• Conflict prevention needs to be done on a regional basis and not from Brussels or New York.
  • Afghanistan: If the situation after a war is not better that before the war, then that war was not worth it”.
  • The problem in Afghanistan is how the war with the Soviet Union was conducted. Afghans just became a pawn. Afghans don’t fight as group but for every village.
  • Crisis prevention is a something we wish it happened but never happens. Wars should never be optional; you are forced to go to war.
  • We need a new international security organization. After 9/11 US acted ambitiously and unilaterally; fifty years of collective security cooperation ended the morning after 9/11.
  • Pakistan is one of most dangerous country in world: weak government, lack of institutional power, nuclear weapons.
  • Turkey is a great force for stability and prosperity- a bridge between east and west. There needs to be a greater role for Arab League. Vacuum of internal leadership needs to be filled.
  • Neither the USA nor Europe can understand the really complex situation of some Middle East countries.
  • It is the lack of opportunities creates insurgents. Conflict prevention is difficult; crises only attract attention after it has become a crisis.
  • There is a tendency to blame US and ex-colonial powers too much. Internal dynamics are more important, we need to create institutional frameworks. Democracy is creating foundational aspects of society. When there is no institutions communities fall back on ethnicity and tribalism.
  • Regional powers need more critical roles who have interest in stability in their neighborhoods.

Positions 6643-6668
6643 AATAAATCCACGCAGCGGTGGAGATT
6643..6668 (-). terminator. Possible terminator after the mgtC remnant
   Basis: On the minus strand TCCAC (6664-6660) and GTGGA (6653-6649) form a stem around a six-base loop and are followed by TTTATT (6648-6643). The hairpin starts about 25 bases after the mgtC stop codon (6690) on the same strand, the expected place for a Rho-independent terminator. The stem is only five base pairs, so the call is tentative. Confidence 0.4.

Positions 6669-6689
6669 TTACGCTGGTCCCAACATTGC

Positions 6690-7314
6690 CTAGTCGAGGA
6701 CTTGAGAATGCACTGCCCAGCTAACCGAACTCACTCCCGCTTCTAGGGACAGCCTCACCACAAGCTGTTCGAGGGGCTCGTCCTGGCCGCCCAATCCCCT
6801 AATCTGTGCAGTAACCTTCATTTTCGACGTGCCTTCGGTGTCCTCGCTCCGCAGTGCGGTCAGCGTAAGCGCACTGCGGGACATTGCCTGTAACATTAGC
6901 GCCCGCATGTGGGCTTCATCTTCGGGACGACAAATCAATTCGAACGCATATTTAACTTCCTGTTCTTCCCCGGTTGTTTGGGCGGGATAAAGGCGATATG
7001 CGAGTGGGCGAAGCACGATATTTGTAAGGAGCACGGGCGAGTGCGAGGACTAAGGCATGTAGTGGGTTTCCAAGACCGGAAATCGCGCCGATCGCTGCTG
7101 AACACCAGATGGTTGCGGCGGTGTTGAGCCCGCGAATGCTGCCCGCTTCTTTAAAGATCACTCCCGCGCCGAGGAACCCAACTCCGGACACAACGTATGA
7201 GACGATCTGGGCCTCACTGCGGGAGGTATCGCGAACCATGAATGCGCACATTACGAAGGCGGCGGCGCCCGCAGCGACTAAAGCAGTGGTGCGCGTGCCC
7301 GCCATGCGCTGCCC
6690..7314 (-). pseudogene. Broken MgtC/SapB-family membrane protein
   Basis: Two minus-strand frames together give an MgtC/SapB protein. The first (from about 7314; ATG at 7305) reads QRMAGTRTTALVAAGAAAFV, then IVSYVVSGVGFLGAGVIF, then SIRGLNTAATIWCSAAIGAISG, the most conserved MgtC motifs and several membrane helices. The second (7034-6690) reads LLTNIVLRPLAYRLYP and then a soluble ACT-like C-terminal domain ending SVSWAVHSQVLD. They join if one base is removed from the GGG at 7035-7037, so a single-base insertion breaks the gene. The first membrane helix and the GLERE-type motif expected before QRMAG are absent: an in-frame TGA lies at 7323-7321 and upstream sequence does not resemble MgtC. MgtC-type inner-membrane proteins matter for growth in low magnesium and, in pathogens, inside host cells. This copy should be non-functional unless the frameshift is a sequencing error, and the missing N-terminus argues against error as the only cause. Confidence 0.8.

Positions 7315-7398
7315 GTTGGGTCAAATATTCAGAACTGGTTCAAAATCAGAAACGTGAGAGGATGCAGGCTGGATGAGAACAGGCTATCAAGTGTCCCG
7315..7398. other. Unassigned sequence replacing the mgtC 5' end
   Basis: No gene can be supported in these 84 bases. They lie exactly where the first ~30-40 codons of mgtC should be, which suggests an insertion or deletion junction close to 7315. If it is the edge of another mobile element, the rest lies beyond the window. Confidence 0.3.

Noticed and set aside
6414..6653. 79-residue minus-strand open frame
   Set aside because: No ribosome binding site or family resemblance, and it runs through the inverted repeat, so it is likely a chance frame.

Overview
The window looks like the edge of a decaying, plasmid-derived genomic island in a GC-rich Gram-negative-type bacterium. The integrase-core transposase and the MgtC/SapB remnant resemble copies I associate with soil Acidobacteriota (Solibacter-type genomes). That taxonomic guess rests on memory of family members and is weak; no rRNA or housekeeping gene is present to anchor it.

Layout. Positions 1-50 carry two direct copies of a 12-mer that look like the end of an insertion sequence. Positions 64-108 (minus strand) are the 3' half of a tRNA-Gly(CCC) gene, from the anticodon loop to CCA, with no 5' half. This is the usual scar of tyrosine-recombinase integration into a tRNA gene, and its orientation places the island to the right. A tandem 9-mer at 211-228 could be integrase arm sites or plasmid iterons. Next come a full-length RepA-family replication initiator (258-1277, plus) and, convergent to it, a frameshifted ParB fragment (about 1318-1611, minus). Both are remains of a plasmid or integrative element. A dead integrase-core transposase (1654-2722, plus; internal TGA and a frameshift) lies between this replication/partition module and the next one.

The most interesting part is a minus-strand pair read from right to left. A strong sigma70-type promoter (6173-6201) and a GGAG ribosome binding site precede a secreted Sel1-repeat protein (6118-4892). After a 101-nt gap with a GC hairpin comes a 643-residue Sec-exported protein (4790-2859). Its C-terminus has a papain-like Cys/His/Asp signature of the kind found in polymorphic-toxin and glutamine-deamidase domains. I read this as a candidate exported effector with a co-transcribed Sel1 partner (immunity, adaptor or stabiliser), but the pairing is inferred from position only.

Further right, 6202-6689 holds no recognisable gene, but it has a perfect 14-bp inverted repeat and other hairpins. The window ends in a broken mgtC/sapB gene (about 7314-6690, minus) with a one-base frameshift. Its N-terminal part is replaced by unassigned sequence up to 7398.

The Impact of the Fall of Berlin Wall on Global Politics and the future of Peace building in a Multi-Polar World

Dr. Vike Freiberga

  • Countries used to be aligned according to their communist or democratic beliefs.
  • The mid-term election results in the USA prove that the USA’s power is weakening even further.
  • The current economic powers are slowly losing ground to emerging economies. This was hastened by the financial crisis. This will inevitably lead to more political influence for developing countries in the future.
  • The ICC is trying to work with local organizations on the ground in local communities that have been afflicted by tragedies such as rape and violence, and have tried to compensate them in a variety of ways. One of which is having surgeons and doctors who do reconstructive surgery on women who have been brutally raped.
  • We are not just living in a multi polar world, but we live in a multitudinous world that requires many skills from all sectors of society.

International Politics in a New World Order: New strategies for Peace building and Reconciliation using Soft Power and Cultural Diplomacy

Dr. Alfredo Palacio, Janez Janša, Lord Jack McConnell & Ioannis Kasoulides & Amb. Dr. Cynthia P. Schneider

  • Cultural divisions occur for a variety of reasons, and are not simply products of the cultures themselves. External factors can play as much a part as the communities themselves.
  • Soft power can be used in a very effective, for example in poverty relief efforts. The more poverty there more likely it is for conflict to occur.
  • It seems ridiculous there are 100,000 peace keeping troops under UN. What we need most is a shift away from the resources we commit to, from the easy peace keeping to the more difficult peace building.
  • Often peace building mission are too slow, badly commissioned and not enough communication.
  • Development challenges are essential in post conflict scenarios. Investment in institutions is crucial. Nothing happens without personal determination and nothing lasts without the institutions.
  • The United Nations is in need of reform to more effectively engage in peace building and reconciliation.
  • There is awareness of problems now in west
  • There was much more respect for culture during the Second World War than in there has been in Iraq.